Here are 10 of Derbyshire's strangest pub names - and the stories behind them

Some pub names crop up repeatedly in cities, towns and villages across the country – The Red Lion, The Crown and The Royal Oak to name just three.

Wednesday, 13th January 2021, 4:39 pm
Updated Wednesday, 13th January 2021, 5:31 pm
Simon Clarke at 'The Burnt Pig' in Ilkeston. Picture: Lizzi Lathrop.

But there are also hostelries with titles that invite a little more curiosity.

Derbyshire has a number of pubs with unusual names that hint at their history, local traditions or another interesting meaning.

Here are 10 of the strangest from around the region and the stories behind them.

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The Quiet Woman, in the village of Earl Sterndale, is said to be a reference to the tale of Chattering Charteris, a woman from the 12th century who - as an unsympathetic legend has it - had her head cut off by her publican husband for being a 'nag'. The motto on the pub sign reads 'Soft words turnety away wrath'. There are alternative, less gruesome versions of the tale.

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The Cheshire Cheese, in Hope, owes its name to being an overnight stopping point on the old salt carrying route from Cheshire across the Pennines to Yorkshire. Payment for lodging at the inn was actually made in cheese, and the original cheese hooks can still be seen in the lower room.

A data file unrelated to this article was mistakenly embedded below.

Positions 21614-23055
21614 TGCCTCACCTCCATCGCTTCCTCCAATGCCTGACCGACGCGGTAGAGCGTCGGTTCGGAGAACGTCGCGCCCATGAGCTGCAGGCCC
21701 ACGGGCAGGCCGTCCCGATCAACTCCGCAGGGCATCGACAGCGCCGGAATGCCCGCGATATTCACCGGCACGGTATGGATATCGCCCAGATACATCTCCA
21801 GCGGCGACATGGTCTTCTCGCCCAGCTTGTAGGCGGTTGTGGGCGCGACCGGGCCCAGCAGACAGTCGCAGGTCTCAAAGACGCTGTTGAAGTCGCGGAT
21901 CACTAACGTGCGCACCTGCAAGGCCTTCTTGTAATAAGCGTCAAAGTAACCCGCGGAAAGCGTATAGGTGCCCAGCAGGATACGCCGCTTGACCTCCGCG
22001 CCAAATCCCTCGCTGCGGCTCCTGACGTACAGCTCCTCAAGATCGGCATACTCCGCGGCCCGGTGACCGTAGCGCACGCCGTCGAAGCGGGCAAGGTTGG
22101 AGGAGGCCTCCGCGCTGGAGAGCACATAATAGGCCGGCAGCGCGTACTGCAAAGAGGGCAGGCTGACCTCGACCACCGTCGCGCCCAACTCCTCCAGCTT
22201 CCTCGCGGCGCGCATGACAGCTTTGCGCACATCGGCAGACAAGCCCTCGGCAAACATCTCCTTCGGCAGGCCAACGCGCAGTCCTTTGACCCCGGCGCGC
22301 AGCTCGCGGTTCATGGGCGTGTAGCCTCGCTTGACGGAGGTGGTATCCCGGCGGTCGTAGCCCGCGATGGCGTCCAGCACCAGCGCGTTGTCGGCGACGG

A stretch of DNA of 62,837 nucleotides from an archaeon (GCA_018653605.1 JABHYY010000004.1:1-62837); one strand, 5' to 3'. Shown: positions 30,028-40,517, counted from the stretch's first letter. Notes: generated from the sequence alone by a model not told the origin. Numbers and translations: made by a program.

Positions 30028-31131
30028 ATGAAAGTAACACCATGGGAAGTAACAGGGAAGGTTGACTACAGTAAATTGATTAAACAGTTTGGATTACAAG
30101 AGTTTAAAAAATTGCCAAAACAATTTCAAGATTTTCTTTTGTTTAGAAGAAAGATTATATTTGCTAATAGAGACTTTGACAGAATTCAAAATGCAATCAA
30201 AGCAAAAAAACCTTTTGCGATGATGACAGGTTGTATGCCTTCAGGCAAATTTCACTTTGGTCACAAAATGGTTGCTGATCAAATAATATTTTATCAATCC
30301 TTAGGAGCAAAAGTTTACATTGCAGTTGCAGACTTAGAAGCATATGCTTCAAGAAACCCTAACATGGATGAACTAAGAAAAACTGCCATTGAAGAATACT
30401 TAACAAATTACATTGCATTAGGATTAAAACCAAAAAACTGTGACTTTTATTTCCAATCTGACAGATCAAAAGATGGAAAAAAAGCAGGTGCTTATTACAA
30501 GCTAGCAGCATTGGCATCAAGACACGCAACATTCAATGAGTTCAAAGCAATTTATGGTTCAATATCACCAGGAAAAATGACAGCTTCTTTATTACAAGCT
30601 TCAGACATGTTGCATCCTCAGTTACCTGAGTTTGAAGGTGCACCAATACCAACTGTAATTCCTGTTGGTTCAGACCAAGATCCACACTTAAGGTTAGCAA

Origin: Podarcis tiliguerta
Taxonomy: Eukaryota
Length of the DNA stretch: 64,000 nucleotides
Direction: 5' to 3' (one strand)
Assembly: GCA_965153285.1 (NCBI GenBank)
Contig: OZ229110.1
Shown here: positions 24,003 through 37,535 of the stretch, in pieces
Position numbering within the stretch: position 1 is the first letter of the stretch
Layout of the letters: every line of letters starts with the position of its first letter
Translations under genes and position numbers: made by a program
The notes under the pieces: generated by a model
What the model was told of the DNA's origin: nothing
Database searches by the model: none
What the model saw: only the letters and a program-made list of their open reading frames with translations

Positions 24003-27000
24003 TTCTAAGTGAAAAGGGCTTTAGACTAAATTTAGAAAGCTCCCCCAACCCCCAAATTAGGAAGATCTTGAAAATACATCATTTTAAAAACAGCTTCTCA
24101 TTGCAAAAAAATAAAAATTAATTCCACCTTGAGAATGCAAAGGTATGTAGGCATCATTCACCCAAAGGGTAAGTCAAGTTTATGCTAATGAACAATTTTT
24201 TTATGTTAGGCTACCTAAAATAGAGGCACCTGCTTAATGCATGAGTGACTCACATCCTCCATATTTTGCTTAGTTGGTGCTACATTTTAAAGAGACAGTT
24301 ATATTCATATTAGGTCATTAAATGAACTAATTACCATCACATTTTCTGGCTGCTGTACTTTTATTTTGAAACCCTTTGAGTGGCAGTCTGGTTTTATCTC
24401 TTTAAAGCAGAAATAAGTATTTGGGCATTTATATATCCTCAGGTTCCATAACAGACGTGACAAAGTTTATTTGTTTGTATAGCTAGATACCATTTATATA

The Corner Cupboard sits on the corner of High Street West and Arundel Street in Glossop.
The Crispin, in Great Longstone, is named after St Crispin, the patron saint of shoemakers. Flemish weavers settled in this area of Derbyshire, establishing a stocking industry which led to trade in shoes.
The Derby Tup in Whittington, Chesterfield, is a reference to a folk custom - alternatively called Old Tup - involving teams of men following a hobby horse with a goat's or sheep's head that is carried by an individual hidden under a cloth. The hobby horse was carried around to local houses where payment was expected for its appearance.
At the back of The Lime Kiln, in Wirksworth, there is a former limestone quarry.
The name of The Barley Mow, on Saltergate in Chesterfield, is a nod to an old folk tune that became a drinking song. A barley mow is a stack of barley, a grain malted for brewing beer.
The Spread Eagle, on Beetwell Street in Chesterfield, refers to the heraldic eagle that would appear on a coat of arms.
The Pillar of Rock in Bolsover stands on the site of three brick-built cottages. The cottages had cellars going down into a pillar of rock which is said to have remained intact during Bolsover’s transformation into a coal town.
The Burnt Pig Ale 'Ouse in Ilkeston is a name people 'remember', the micropub's owner Simon Clarke said in 2015. "The name came about from a drunken night out when a group of us were thinking of names," he explained. The place is known for the quality of its pork scratchings.